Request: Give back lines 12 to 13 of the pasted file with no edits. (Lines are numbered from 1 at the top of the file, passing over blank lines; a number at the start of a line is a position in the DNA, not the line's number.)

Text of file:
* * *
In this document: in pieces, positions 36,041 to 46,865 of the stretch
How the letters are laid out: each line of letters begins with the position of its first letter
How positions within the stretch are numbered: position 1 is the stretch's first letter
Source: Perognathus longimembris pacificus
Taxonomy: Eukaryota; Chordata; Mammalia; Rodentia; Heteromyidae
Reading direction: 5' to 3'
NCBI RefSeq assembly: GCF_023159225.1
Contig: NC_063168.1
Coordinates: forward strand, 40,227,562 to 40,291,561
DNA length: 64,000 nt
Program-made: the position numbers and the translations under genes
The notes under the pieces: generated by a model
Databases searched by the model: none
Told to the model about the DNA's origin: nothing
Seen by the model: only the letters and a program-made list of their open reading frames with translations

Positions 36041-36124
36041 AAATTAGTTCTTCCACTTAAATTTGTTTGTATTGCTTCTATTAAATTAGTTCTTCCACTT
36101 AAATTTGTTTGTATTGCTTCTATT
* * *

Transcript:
The notes under the pieces: generated by a model
Databases searched by the model: none